This $33 Chair Cushion Is So Comfortable, I Had to Buy a Second One for My Cat

published Jan 16, 2021
We independently select these products—if you buy from one of our links, we may earn a commission. All prices were accurate at the time of publishing.
Post Image
Credit: Sylvie Li

If you’ve been working from home for the past few months, it’s likely that you’ve made a few investments in your new “office,” whether it was a standing desk, a printer, or even a DIY cubicle. For me, the tiny dining room table in my living room has become a major multitasker: From 9 a.m. to 6 p.m., it serves as my office desk, conference room table, and lunchtime cafeteria; and at 6:01 p.m., it turns back to a dining table just in time for dinner. Needless to say, it didn’t take long for my body to let me know it wasn’t happy being hunched over in a worn-out dining chair for hours on end.

It started in my back, with an ache I couldn’t quite shake. Then, the soreness radiated to my knees, likely because my chair was doing some less-than-kind things to my hips. It got to the point where stretching and foam rolling every day weren’t cutting it. Investing in cushier dining chairs seemed like an expensive way to alleviate my seating issues, so I began hunting around on Amazon for alternatives. The answer? An under-$40 U-shaped cushion that boasted over 11,000 glowing reviews.

The ergonomic cushion from 5 Stars United promises to “provide [the] additional support you need to maintain good posture and the natural curve of the spine” as you work. It’s made from a durable memory foam and features a removable, washable cover with a nonslip bottom (so it stays in place on even the slipperiest velvet or leather chair). Best of all, its small footprint means I can toss it in the closet when I’m not working, which helps me separate my time “working from home” and simply “being at home” these days.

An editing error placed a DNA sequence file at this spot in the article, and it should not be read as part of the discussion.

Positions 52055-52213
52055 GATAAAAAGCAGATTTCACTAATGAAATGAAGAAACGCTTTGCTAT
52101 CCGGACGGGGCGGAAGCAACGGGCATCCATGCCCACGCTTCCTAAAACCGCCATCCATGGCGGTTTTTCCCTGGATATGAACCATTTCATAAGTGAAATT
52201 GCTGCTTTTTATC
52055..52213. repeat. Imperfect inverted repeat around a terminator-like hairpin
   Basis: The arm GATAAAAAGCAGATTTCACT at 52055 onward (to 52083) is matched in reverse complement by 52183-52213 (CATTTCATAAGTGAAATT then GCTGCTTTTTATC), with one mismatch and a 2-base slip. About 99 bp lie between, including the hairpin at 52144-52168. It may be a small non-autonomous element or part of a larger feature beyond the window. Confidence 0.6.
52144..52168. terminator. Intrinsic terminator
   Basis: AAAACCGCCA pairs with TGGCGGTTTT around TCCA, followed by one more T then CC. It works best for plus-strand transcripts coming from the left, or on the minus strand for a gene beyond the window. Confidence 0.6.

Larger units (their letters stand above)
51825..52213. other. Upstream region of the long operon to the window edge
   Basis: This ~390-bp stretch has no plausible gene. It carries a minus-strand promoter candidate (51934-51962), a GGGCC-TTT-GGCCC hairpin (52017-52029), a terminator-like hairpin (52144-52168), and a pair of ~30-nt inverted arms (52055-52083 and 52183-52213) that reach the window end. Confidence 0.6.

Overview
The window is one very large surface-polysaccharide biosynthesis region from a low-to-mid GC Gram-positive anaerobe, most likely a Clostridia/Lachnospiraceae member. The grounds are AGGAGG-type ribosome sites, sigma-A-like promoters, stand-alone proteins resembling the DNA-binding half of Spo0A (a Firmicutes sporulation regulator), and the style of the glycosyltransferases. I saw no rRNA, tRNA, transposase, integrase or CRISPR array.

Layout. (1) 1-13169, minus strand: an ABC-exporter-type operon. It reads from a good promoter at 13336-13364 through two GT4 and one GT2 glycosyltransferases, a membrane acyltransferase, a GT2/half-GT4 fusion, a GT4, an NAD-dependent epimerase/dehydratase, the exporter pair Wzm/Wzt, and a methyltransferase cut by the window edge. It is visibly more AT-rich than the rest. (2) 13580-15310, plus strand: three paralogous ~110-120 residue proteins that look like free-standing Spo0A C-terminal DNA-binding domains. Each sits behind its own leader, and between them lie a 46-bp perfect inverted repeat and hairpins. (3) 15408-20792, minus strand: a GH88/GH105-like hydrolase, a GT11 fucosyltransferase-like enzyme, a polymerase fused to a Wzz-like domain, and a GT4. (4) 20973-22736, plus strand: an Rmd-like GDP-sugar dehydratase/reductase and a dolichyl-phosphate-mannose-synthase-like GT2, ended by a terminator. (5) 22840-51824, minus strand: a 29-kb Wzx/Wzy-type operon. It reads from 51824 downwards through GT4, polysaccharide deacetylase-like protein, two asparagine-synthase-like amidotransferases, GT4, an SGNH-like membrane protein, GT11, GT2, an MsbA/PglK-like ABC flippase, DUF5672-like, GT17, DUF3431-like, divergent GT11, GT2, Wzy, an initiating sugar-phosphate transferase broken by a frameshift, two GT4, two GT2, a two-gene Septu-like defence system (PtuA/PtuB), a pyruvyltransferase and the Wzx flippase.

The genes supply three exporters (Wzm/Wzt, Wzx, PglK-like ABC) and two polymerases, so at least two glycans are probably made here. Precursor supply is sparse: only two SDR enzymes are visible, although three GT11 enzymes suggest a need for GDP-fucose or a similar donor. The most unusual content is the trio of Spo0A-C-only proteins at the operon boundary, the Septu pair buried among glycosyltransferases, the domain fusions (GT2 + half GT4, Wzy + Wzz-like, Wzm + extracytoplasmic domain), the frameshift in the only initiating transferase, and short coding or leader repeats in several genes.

In fact, there was just one problem: I found that every time I’d get up from my chair to grab a glass of water or move around my apartment, my cat would sneak into the chair and fall asleep within five seconds. Not one to remove a sleeping pet from their nap spot, I decided the solution was to simply buy another, which I could haul out if my first one had been claimed by Olive.

As much as the cushion helped me troubleshoot the pain caused by a worn-out chair seat, there are limits to its efficacy. “A cushion should only be purchased if you’re noticing that the seat of your chair is too hard and you have pain/soreness in your glutes or sacrum,” Dr. Matt Devoe, a doctor of chiropractic medicine in New York City, tells Apartment Therapy.

It turns out that I wasn’t alone in noticing weird aches and pains I hadn’t experienced before, either. “I have definitely been seeing an increase in posture related complaints due to people’s work from home setups, specifically working from a laptop instead of using a desktop monitor,” Dr. Devoe noted.

But he also warns against expecting a single purchase to solve your woes, explaining that cushions like this one “don’t address the underlying issue of the body not being meant to be stationary for extended periods of time.” Whether you’re working from a computer chair, dining chair, or from bed, he says it’s important to make time to move if and when your body allows you to. “When we stay in one position for hours on end, our tissues begin to tire and send pain signals to our brain in an effort to get us to move,” Dr. Devoe explains. “These products may delay the static tissue fatigue for a few more minutes but without movement, you’re right back to where you started without the cushion.”

If pain persists, he recommends focusing on “workstation ergonomics,” such as investing in an adjustable-height monitor or laptop stand and keyboard. As the New York Times noted, there are also adjustable computer stands and other tips for people to make working from bed work for them, which might be particularly helpful for those with chronic illnesses or other disabilities. Above all, Dr. Devoe suggests making an appointment with a physical therapist or chiropractor to troubleshoot your issues and needs.

As for my pillow? It seems my cat might be onto something. Now, when she paws at me in an effort to push me out of the chair and nap, I take that as a cue to stand up and move around for a few minutes. By the time I’ve returned, Olive is fast asleep on her cushion, and I’ve shaken most of the aches out of my legs for a second round of work.